Then there was the lovely Mr. Adams. There was never a more gentle soul. He was gracious and kind and, most times, not even slightly insane. Then Friday afternoon came around, roughly half past three, and he would be a quivering wreck that would screech and lash out at any who dared come close. The schoolboy louts who'd waited for him did that. He still walked with a limp and couldn't properly move the left side of his face.

He was found strangled. The strap was wrapped twice around his neck and was pulled so tight it had embedded itself in the skin and had to be pulled away rather than simply released.

The strap was shortened then. And the post concreted in place.

Every so often, when a storm is brewing, I cause a fuss. I hunt around for a little 'UN' to stick on to the 'cooperative' that I normally am (unless I really need those drugs) so I can be trussed up like the Sunday roast and shoved outside to face the onslaught of the elements.

The thing is, it's OUTSIDE. The thing is, it's FRESH AIR.

The thing is, when things were normal and I could walk along the street and dance between the raindrops without hearing the screams of the dead echoing in my head, I LIKED the rain.

The thing is, Dr. Connors, I like it. Even the drizzle. You know, the rain that gets you really wet.

Tuesday, 7 June 2011

Sin... Surprise...

There's a town in the old mid-west - that's out there in the US of A, y'all - called Surprise.

They say it's called Surprise because the founders would be surprised if it ever became more than the meagre scrabblings it began life as. They'd be surprised if that one-horse town, little more than a one-trick pony, would grow from a few houses, a post office and a saloon - complete with swinging doors fitted to an entrance big enough to accommodate your stetson, your gunbelt and your swagger - into a thriving metropolis.

I've never been, so I can't comment. The Surprised, as I'd guess the residents of such a place might be called, may believe their beloved town has reached the heady heights of city-hood. They may believe it hasn't changed at all and that one horse should have been taken out back and shot, the remains being dragged off to the glue factory. Then, at least, it would be worth something.

My own place of birth, which may aspire to being more than a mere town - although its true title is Great Grimsby but it still has 'Town' in the name of its football team - began as the refuge for a Danish prince and his protector. It became one of the biggest fishing ports in the world. But that was then and this is now. The people of Grimsby, joined so closely with the resort of Cleethorpes they could be Siamese Twins that could scratch each others' backsides without even moving off the sofa, either think it's an OK place to live or it's a hole in the ground that forgot to swallow. Or they don't think anything at all and simply exist.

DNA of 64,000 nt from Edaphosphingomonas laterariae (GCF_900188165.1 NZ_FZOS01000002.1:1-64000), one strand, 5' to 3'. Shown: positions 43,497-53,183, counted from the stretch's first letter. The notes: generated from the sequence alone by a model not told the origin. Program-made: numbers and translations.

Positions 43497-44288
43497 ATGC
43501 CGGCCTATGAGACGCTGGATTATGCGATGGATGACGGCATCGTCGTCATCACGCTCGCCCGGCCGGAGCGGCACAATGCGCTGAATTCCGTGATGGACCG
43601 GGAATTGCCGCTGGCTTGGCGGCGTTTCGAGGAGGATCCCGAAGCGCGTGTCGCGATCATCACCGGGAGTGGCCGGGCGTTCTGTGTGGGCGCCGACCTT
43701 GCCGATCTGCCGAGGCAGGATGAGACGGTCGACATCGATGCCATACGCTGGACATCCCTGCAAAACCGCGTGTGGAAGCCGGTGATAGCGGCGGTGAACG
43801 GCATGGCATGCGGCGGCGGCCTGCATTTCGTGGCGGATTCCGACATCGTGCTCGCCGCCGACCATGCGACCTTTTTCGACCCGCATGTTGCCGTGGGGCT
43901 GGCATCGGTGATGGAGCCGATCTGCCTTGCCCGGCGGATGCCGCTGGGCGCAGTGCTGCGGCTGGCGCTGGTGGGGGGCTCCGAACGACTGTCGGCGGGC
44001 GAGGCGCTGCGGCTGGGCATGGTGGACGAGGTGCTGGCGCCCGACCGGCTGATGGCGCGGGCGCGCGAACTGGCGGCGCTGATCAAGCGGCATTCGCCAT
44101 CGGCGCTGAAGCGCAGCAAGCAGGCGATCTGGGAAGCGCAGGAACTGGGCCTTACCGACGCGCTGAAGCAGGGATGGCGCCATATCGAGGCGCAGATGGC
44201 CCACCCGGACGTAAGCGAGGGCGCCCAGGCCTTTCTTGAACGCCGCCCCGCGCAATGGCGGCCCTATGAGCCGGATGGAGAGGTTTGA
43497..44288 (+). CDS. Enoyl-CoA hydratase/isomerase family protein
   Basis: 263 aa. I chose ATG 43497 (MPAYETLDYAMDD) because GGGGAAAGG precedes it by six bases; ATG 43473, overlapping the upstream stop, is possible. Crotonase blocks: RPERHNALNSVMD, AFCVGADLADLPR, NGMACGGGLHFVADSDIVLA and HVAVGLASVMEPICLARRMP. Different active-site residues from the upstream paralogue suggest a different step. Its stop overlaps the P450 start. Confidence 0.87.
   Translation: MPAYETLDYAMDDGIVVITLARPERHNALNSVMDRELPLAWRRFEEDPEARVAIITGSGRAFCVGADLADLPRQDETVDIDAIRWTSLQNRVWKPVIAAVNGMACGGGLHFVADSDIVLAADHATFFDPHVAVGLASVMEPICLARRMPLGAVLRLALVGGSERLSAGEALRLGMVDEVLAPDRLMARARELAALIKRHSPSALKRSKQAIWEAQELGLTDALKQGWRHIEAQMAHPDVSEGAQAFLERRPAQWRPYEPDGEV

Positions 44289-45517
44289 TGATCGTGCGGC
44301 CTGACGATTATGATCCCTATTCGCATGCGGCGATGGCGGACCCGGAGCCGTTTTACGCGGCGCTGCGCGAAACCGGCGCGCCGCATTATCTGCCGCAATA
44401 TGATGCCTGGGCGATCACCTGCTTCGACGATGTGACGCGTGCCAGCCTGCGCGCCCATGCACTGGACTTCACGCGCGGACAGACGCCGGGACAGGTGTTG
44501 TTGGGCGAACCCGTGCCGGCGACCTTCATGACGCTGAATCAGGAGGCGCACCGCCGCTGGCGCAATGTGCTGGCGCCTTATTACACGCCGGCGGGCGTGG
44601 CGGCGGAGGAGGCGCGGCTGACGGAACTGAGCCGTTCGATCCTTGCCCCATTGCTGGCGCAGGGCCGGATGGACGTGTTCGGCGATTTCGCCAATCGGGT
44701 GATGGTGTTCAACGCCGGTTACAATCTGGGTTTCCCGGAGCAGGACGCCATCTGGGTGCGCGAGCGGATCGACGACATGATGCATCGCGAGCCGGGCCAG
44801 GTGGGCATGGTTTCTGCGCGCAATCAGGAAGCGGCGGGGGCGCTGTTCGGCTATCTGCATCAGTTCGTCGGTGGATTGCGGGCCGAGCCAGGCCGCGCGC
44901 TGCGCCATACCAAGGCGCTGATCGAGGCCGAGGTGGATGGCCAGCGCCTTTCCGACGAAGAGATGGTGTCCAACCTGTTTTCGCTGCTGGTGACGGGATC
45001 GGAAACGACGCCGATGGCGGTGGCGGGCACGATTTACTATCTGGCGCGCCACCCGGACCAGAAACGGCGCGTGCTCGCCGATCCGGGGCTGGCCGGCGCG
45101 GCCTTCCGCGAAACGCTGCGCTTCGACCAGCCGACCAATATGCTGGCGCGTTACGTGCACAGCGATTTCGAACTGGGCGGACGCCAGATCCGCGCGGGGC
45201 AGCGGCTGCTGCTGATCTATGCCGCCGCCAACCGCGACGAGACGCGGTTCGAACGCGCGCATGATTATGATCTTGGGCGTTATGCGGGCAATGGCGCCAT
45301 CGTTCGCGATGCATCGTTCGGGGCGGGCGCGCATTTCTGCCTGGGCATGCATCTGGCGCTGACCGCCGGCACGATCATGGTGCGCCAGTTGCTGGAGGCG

I suppose that's the same anywhere. It's great, it's OK, it's a dump... or it just is.

Anywhere, of course, except here.

The asylum.

Dr. Connors' personal Paradise.

The residents' private Purgatory.

I can't say it's a dump. It's not. It's fastidiously clean. It's so crispy white you could cut your eyes if you looked up too quickly. But the food is slop. The orderlies - most of them anyway - are arrogant or apathetic. And Connors reigns supreme.

So it's not a dump, but it's not OK and it's certainly not 'great'.

Its founding father didn't hope to turn the one-trick pony into a thoroughbred racehorse, nor was he protecting the heir to a foreign throne. He wanted to help, to cure... no, he wanted to dominate. The latter, though, doesn't appear in the ads.

The asylum, the institute, the home away from anywhere and everywhere - home away from hope - isn't anything really.

It just is.

Why am I not Surprised?

Tuesday, 17 May 2011

Sin... Backpacking...

Laura, as loopy as a magnificent man in his flying machine, was a Little Miss Chatterbox that probably inspired the Roger Hargreaves classics. She could talk the hind legs off a donkey at 50 yards, said donkey using its forelegs to cover its burning ears, said ears smoking after the continuous onslaught of noise.

Sometimes that noise made sense. Often, it was simply a jumble of words thrown together. It was as if a hundred monkeys were tapping away on typewriters in her head - eventually she'd either recite the works of Shakespeare or she'd say something that wasn't just a car crash of cacophony.

I was pleased, and surprised, to be there when such a one in a million (words a minute) occurrence... occurred. It wasn't necessarily that Laura was going to say anything of Earth-shattering importance necessarily - but you never knew. We all deserved at least one Eureka moment in our lives.

As it happened, I wasn't just in the room when she managed to string the words together in a daisy chain of meaning - Laura had actually chosen me to be the victim... I mean 'focus' of her tirade. I, being me, didn't mind. If she wanted to let rip the dogs of dialogue, then who was I to attempt to stem the flow? In most cases I switched off, the tone becoming a monotone that I could rest my weary head upon, drifting off on a diatribe of discord. Noise became white noise. Bedlam became blah-blah-blah.

As such it was a good few minutes before I realised I could understand what she was saying.

"Lights on, lights off. Lights on, lights off. It was like a scene out of the Karate Kid, if Norman Bates was Mr. Miyagi." she said.

That made me jump off my cloud and land with my feet firmly on the floor. I didn't want to admit I hadn't heard anything up to that point, so I simply nodded and raised an eyebrow.